Well, bugger that. Sort of thing liable to leave me confused as hell. Naturally I opt for the simplest possible solution. First story to come in gets poured into my magazine template first. Second story gets placed second. So okay, I may wind up with three stories on the subject of over-sexed Martians in a row followed by six stories involving the Loch Ness Monster on a bender, but frankly, I doubt it. I can rely on the imagination of my contributors to come up with a diverse assortment of premises. I don’t think my mindless method of placement will present any problems.

And as for ads, notices, fillo art pieces, and poems; no problem. I start every story at the top of a page, but they seldom end at the bottom of a page. There’s almost always blank space of some kind left over. Enough for a twenty line poem? Perfect! In it goes. Only enough for a fourteen line poem? Just what I need. In it goes. Or maybe enough space for a poem AND an ad. Great.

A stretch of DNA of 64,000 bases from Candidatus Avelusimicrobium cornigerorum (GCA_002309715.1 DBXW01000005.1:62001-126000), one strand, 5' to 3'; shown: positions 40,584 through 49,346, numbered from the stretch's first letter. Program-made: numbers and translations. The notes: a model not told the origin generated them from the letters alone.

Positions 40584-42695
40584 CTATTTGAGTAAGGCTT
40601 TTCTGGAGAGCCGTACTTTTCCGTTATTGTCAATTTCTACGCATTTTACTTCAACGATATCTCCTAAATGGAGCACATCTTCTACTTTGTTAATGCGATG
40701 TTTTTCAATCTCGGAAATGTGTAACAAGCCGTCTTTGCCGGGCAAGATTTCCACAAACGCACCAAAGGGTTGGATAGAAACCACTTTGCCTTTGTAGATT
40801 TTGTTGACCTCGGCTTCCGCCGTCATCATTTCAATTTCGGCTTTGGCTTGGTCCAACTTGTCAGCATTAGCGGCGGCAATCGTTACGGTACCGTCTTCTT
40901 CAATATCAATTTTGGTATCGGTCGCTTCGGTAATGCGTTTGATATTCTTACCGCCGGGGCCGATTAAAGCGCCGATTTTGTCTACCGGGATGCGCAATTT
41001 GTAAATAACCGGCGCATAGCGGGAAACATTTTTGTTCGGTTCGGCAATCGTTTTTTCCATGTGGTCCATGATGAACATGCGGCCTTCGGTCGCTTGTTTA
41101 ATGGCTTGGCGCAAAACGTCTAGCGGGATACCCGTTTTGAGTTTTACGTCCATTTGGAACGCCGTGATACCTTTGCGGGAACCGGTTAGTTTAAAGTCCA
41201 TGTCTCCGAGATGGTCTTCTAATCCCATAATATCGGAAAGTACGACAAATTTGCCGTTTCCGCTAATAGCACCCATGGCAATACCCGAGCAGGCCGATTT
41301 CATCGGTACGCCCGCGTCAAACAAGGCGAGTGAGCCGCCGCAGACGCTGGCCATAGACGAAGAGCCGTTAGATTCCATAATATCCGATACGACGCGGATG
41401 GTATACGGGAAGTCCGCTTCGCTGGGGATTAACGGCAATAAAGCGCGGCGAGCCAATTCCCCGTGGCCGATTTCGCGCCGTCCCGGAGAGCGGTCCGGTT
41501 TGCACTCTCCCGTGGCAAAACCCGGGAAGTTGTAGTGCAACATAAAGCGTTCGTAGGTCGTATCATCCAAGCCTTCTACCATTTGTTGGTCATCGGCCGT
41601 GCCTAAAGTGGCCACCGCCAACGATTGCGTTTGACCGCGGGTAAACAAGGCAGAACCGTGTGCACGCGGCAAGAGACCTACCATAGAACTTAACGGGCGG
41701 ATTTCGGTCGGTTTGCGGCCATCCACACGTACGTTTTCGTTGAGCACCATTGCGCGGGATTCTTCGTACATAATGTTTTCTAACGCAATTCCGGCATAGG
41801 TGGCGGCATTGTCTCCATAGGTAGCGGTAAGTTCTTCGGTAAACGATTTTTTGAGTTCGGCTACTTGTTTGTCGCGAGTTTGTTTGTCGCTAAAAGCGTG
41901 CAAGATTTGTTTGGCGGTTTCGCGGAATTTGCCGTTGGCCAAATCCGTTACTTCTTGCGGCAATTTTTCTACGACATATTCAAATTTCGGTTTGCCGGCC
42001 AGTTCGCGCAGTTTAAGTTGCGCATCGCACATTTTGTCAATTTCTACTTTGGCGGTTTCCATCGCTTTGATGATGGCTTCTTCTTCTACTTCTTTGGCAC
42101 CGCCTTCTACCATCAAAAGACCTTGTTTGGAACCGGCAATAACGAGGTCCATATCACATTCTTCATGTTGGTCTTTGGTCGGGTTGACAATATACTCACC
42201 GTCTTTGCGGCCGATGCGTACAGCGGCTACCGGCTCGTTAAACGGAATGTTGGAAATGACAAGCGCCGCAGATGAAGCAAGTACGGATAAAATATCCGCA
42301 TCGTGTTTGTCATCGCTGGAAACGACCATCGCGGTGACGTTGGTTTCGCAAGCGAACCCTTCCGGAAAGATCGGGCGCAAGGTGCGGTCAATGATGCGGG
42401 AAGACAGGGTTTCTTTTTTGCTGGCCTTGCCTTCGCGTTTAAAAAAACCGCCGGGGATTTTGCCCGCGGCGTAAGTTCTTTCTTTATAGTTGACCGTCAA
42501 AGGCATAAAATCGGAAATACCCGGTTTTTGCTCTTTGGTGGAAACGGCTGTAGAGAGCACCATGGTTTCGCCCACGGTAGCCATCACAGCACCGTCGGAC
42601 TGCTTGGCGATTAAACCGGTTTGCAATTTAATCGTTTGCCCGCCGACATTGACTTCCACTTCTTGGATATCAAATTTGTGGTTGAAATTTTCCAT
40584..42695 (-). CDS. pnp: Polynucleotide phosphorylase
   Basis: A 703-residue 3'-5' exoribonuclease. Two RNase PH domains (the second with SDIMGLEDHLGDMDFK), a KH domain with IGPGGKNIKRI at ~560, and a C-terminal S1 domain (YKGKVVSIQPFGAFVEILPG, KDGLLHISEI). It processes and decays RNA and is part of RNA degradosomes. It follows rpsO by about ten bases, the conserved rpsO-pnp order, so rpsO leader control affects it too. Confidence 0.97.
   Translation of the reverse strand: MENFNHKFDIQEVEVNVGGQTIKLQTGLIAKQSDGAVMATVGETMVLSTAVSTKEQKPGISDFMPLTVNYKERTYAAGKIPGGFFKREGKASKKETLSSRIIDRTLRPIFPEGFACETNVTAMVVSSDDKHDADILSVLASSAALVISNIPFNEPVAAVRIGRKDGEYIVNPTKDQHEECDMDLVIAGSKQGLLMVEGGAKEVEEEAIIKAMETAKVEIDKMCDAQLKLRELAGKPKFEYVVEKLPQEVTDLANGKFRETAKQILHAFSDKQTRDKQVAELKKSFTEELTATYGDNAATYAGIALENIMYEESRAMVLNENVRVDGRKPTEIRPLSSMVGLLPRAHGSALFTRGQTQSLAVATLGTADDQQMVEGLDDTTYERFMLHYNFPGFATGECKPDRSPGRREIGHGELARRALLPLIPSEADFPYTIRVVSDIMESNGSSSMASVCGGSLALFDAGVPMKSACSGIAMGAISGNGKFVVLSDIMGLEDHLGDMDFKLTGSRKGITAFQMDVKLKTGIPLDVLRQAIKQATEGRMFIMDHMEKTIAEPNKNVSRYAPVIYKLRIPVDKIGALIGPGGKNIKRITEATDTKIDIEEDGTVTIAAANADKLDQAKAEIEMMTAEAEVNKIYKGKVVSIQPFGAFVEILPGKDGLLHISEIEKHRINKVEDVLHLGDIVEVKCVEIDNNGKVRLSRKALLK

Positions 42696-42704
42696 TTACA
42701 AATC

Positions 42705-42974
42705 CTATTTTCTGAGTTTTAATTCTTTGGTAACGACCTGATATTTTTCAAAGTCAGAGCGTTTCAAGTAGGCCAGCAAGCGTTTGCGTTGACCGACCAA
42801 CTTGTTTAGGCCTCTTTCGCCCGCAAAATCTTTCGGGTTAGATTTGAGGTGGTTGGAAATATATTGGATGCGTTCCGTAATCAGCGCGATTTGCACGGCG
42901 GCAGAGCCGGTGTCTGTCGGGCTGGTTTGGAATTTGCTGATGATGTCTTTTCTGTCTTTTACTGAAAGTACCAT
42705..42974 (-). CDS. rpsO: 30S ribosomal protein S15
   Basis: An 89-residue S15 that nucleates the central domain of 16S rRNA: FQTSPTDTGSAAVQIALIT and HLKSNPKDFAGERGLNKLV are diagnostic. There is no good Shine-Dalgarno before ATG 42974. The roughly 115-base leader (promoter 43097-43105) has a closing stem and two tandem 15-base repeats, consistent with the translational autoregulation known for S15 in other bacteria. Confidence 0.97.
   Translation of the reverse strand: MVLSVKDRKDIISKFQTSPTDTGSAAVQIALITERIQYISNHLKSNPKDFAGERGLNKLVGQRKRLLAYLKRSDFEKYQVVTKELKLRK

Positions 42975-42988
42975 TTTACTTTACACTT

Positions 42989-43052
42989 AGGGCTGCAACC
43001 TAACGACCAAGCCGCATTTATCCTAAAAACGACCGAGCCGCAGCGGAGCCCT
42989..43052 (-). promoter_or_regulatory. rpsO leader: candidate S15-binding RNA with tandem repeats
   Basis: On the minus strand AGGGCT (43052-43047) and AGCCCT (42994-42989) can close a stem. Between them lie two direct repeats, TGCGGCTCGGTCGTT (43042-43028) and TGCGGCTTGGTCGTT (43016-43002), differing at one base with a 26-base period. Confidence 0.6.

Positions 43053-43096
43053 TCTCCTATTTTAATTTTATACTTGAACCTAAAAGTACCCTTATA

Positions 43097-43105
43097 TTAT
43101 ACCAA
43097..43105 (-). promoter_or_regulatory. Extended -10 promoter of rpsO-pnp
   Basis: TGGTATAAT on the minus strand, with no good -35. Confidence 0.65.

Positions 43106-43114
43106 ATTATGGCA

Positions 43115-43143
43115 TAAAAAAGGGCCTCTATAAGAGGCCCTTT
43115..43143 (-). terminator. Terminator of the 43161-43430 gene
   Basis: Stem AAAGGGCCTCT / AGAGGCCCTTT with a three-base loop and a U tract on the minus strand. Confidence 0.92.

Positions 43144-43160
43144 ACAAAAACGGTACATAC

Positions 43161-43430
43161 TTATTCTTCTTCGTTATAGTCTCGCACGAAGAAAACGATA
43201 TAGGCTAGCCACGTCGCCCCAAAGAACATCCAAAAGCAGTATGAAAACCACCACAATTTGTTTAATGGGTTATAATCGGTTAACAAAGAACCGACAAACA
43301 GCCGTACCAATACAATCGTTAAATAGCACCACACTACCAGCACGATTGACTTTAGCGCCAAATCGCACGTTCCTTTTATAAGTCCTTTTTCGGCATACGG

In short, I construct the magazine as the contributions come in. If need be, I’ll throw in a blank page between stories to fill with this and that. By the time the last contribution is accepted, the magazine is nearly ready to publish. It’s a good system I figure.

It’ll be an excellent system if I can acquire a steady stream of financial supporters. Yes, I know, flirting with fantasy again. Still, it doesn’t hurt to ask.

I thank you in advance should you to choose to make a donation, which you can do right here:

< >

Canadian beginning Authors, Poets and Artists take note: Submission window for PB issue #1 is now closed. BUT submission window for PB issue #2 has just opened. Go to the OBIR Magazine site listed below and click on the “POLAR BOREALIS Magazine” heading to check out what it’s all about, or send a query to me at:

< The Graeme >


You can find a fantastic collection of zines at: Efanzines

You can find yet more zines at: Fanac Fan History Project

You can find a quite good selection of Canadian zines at: Canadian SF Fanzine Archive

And check out my brand new website devoted to my OBIR Magazine, which is entirely devoted to reviews of Canadian Speculative Fiction. Found at OBIR Magazine